European prices for fine graphite flake have remained
stubbornly low although the biggest producer, Syrah Resources,
slashed its output in September 2019. Since then, the market
has tightened but the emergence of the Covid-19 coronavirus
pandemic has damped any recovery.
Fastmarkets’ price assessment for graphite
flake 94% C, -100 mesh, cif Europe, (-194) has been stable at
$470 per tonne since October 17 last year, when it dropped by
$5 per tonne week on week.
The price of -194 material had lost 27.7% since it was
assessed at $650 per tonne at the start of 2019, when Syrah
Resources began commercial production from its Balama facility
in Mozambique. But even before Syrah began production, the
market was already softening.
With substantial backing from investors, Australia-based
Syrah had ambitious plans to ramp up production from the
world’s biggest graphite mine, serve the steel
sector, and take advantage of growth in the batteries
"It might have worked out if not for the global trade wars,
and cutbacks in steel production," a graphite producer said,
"but the market clearly did not need the graphite in those
Syrah’s addition to the market of 91,000 tonnes
of graphite flake in the first half of 2019 bloated a market
that was already weak and helped to drive down prices.
In the final quarter of 2019, Syrah worked to ease the
oversupply and raise prices by scaling back production by
one-third, quarter on quarter, to 15,000 tonnes.
"The turning point in this narrative is the cut in
production," the producer said. "This has allowed the market to
stabilize somewhat, now that surplus production has been taken
off the table."
Over the last three months of 2019, Syrah’s
weighted average selling price recovered by 17.1% to $458 per
tonne, the company said in January 2020, but the market was not
"Inventory availability and weaker year-on-year growth in
electric vehicle [EV] production suppressed global natural
graphite prices during the [fourth] quarter," the company
Syrah introduced a flexible approach to production by
tailoring its output to meet the requirements of the wider
market. Actual production would be a reflection of the
Exports to Europe from China collapsed by 43.1% to 18,687
tonnes in 2019 year on year, according to official but
unconfirmed data seen by Fastmarkets. Seasonal winter
production closures in China helped to cut down the quantity of
available material. But other market participants said that the
surplus of material remained while demand was still extremely
"Chinese production is down but Syrah and the others are
still meeting demand. Demand remains weak and there is no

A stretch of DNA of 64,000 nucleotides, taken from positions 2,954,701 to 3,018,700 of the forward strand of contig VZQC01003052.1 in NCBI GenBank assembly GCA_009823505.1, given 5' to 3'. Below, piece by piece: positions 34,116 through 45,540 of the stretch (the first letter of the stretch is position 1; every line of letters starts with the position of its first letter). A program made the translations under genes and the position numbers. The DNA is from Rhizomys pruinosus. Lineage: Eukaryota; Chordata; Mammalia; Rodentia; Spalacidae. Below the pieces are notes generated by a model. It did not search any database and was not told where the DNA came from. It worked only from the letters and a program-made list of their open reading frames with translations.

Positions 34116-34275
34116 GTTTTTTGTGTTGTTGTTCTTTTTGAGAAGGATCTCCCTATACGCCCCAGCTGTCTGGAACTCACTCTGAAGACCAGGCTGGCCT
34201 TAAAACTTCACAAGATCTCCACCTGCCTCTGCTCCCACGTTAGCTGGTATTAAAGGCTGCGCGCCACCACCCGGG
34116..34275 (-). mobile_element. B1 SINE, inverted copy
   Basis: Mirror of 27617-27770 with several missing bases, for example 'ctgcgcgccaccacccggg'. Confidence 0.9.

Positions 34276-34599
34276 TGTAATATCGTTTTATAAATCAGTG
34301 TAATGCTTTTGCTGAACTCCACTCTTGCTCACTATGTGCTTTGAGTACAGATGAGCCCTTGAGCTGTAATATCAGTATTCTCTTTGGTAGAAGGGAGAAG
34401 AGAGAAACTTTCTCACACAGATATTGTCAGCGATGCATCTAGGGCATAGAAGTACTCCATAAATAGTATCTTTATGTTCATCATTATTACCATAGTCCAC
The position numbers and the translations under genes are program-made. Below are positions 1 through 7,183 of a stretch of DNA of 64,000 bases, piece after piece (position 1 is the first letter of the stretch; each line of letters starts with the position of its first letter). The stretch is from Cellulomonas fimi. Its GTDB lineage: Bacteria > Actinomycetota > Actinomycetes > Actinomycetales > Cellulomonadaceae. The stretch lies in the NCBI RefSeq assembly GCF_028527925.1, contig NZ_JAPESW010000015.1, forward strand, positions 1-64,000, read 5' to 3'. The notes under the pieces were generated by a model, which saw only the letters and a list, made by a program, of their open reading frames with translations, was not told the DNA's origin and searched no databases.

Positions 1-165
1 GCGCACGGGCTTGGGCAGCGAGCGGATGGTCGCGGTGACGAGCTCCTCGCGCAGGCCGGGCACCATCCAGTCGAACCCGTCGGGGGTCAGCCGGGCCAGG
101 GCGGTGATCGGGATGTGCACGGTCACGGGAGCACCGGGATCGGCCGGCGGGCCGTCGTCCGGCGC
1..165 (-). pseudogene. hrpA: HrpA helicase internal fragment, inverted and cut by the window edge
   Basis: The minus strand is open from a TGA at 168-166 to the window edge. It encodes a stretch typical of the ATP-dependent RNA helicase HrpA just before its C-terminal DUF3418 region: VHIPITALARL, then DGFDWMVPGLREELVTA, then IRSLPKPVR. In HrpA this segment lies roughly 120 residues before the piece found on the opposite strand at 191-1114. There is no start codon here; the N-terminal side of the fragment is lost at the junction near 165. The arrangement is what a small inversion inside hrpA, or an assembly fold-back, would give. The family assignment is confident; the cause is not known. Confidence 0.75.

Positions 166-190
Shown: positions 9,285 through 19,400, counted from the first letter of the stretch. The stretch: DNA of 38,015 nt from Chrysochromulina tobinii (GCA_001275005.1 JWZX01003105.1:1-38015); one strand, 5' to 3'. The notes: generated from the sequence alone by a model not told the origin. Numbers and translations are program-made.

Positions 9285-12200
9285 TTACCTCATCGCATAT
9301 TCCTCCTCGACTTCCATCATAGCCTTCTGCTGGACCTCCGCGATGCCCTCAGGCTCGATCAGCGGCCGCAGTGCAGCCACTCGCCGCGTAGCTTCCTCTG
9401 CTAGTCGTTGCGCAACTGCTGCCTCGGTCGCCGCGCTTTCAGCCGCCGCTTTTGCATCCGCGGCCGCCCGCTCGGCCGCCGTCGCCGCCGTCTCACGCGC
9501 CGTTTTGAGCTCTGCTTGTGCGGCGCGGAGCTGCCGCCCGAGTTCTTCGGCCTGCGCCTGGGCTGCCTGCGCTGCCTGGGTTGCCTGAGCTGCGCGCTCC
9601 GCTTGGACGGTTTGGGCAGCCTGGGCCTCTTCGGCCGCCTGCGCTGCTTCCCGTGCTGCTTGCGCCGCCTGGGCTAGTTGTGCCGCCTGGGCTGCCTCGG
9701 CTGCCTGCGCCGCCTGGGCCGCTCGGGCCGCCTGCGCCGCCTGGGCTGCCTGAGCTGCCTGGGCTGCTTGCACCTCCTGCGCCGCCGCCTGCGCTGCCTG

shortage of supply," a second producer said. "No one wants to
buy at $470 per tonne but we are ready to sell."
The global economic outlook worsened with the emergence of
the coronavirus outbreak, which now has Europe as its
epicenter, according to the World Health Organization.
The virus is likely to severely damage European economic
activity while Chinese production, especially from the graphite
flake heartland of Heilongjiang province, recovers.
"I see more difficulties to come for all of us," a trader
said. "I am concerned that demand will go down since European
producers may suffer from the standstill of the economy in
Europe, and that demand breakdown will cut prices again."
Currency depreciation – affecting the Russian
rouble, the Brazilian Real and the Norwegian krone –
mean that there could be the possibility of further price cuts
by some producers.
Additionally, the slump in the oil price gives producers
room to lower their prices, because this will help to reduce
The global oil benchmark Brent futures price sank to $24.88
per barrel on March 18, its lowest settlement since May 8,
"In the short to mid term, we are bearish for consumption
and prices," a consumer said. "The oil crisis gives room for
prices to come down, especially for producers in Africa, where
they use more oil."
But producers may not be willing to lower their prices any
"The macroeconomy will certainly be very bad in the short
term due to coronavirus, and this will curtail short-term
demand," the first producer said. "However, we are not starting
from a typical middle-of-the-road price point for graphite, but
at historical lows. Down here, declines in demand are far more
likely to result in production cuts than price cuts."
As a result, prices for -194 grade material could be stable
until the virus outbreak has passed and demand recovers once
"Once the world economy is moving again [perhaps in July],"
the producer added, "I would not be surprised to see a rapid